Thursday, May 31, 2018

The Stepford Wives, by Ira Levin

Today, I'm looking at a classic sci-fi novel The Stepford Wives which has gotten two movie adaptations and has even entered the lexicon as a phrase in and of itself. The book really is more of a novella, clocking in at about 130 pages, but I think that the brevity really works to its strength rather than a weakness.

Because the book has become in many ways part of the cultural zeitgeist you're probably familiar with the generalities of the plotline. A new family moves to the neighborhood of Stepford and the mother, Joanna, notices that something their neighbors. The women all seem friendly enough, but they spend all their time on housework and say they're far too busy to spend any time on social activities. Joanna manages to meet a handful of other women who are also recent transplants to Stepford and agree that something is weird about Stepford. And then one by one the members of the group start turning into Stepford wives themselves, their entire old personalities erased.

The book itself is a little vague about what happens to the women after they've been ''Stepford-ized''. It's implied they're replaced by robots, but I personally like the idea of them being brainwashed and reprogrammed better. Either way it's very creepy and the pacing works incredibly well to underscore that.

The book is, of course, about feminism and was published in 1972, putting it solidly within the era of Second Wave Feminism which, among other issues, included a drive by white women to escape the role of housewife that had been created by the post-war American economy. Women fought for opportunities outside the home and equality in the workplace. And yes, I'm grossly oversimplifying a critical movement in United States history, but that's how it's relevant to this work. As this book relates to feminism it's not even subtext, Joanna is a member of the National Organization of Women and is ready to march on the Stepford Men's Association because of their exclusion of women.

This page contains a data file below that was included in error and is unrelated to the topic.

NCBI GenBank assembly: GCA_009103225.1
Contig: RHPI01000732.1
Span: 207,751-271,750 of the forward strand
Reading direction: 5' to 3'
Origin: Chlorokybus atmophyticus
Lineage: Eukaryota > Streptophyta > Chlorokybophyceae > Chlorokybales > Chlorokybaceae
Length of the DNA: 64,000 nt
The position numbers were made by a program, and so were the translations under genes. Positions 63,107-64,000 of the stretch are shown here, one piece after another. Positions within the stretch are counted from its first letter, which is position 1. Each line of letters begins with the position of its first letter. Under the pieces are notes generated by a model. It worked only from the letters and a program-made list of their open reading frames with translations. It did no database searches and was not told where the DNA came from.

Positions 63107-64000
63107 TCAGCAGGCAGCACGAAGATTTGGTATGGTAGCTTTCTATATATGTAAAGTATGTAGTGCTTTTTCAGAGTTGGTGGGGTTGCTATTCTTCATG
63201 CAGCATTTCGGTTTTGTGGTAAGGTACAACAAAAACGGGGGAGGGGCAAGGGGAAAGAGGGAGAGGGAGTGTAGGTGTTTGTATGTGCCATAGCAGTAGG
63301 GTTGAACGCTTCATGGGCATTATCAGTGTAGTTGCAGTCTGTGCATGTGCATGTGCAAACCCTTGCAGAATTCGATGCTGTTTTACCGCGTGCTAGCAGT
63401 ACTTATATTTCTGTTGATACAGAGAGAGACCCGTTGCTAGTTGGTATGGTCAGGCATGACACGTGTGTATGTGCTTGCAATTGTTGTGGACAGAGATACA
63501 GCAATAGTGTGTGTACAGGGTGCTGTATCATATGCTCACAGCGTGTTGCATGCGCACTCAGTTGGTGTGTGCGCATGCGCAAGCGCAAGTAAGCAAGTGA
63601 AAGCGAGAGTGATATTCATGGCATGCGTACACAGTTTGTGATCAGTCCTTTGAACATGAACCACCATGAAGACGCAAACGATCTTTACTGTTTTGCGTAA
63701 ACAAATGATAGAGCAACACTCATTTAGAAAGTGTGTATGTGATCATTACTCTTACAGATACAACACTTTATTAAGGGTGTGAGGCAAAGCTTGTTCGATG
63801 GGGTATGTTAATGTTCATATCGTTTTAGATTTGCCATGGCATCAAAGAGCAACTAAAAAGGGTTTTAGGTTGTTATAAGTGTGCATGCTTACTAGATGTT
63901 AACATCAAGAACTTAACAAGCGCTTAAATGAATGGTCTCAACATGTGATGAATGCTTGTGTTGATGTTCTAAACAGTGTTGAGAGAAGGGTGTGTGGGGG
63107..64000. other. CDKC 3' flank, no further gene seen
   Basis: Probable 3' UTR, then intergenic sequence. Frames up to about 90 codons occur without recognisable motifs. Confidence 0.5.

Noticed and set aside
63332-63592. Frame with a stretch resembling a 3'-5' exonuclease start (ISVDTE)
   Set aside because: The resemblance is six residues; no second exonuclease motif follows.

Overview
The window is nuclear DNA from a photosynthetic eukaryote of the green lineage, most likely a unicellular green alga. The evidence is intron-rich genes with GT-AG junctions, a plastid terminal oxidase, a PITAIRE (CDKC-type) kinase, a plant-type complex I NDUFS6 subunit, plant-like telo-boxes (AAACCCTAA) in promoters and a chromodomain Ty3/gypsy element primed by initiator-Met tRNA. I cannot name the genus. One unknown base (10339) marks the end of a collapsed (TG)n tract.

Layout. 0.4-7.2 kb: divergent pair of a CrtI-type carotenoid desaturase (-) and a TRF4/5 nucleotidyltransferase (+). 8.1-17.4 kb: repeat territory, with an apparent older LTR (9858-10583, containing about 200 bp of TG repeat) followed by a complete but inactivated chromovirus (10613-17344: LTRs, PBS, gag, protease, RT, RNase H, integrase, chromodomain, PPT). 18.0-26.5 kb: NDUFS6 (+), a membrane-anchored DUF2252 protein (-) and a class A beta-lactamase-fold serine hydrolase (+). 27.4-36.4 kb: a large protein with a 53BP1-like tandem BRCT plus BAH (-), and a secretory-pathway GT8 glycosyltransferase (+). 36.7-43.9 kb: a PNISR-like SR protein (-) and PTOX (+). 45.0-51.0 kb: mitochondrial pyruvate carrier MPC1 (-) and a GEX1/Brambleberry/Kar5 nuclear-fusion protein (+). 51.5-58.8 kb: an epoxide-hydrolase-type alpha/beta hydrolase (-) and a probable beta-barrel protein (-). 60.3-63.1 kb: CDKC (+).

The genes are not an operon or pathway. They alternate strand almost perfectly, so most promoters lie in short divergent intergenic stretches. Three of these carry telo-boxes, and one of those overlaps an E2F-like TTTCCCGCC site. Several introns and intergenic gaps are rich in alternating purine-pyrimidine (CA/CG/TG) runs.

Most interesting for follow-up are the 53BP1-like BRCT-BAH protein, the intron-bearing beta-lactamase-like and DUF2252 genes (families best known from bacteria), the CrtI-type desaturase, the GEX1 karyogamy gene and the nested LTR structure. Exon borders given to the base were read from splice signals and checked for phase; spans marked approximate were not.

The sad thing is that this book, much like Handmaid's Tale, remains incredibly relevant. We are in the middle of a great political struggle in the United States and there are people who seriously suggest that women's natural place is as a wife and mother and women shouldn't work outside the home. Some people go so far as to argue that this is what's undermining ''western civilization'', completely ignoring the fact that women have had to work for most of history to support their families, and even if a woman chooses to take care of her home and children, that is valuable unpaid work that she provides. And yes, women do far more unpaid work than men. Unfortunately we're at a point where we still need feminist propaganda.

Looking at this as a book, as I said the brevity of the book I think actually works to its benefits. As Joanna gradually pieces together what's going on in Stepford, she realizes that time is running out for her and her husband may already have plans to replace her with a submissive, zombified version of herself. As you start physically running out of book, you know that Joanna is running out of time as well and you hope that she can get away and get help before she becomes Stepford's latest victim. It made for a very emotional reading experience.

Overall I'd definitely recommend reading this book. It's a short and easy read and while it's not subtle, it packs a huge emotional punch and remains frustratingly relevant.

- Kalpar

Tuesday, May 29, 2018

The President is a Sick Man, by Matthew Alego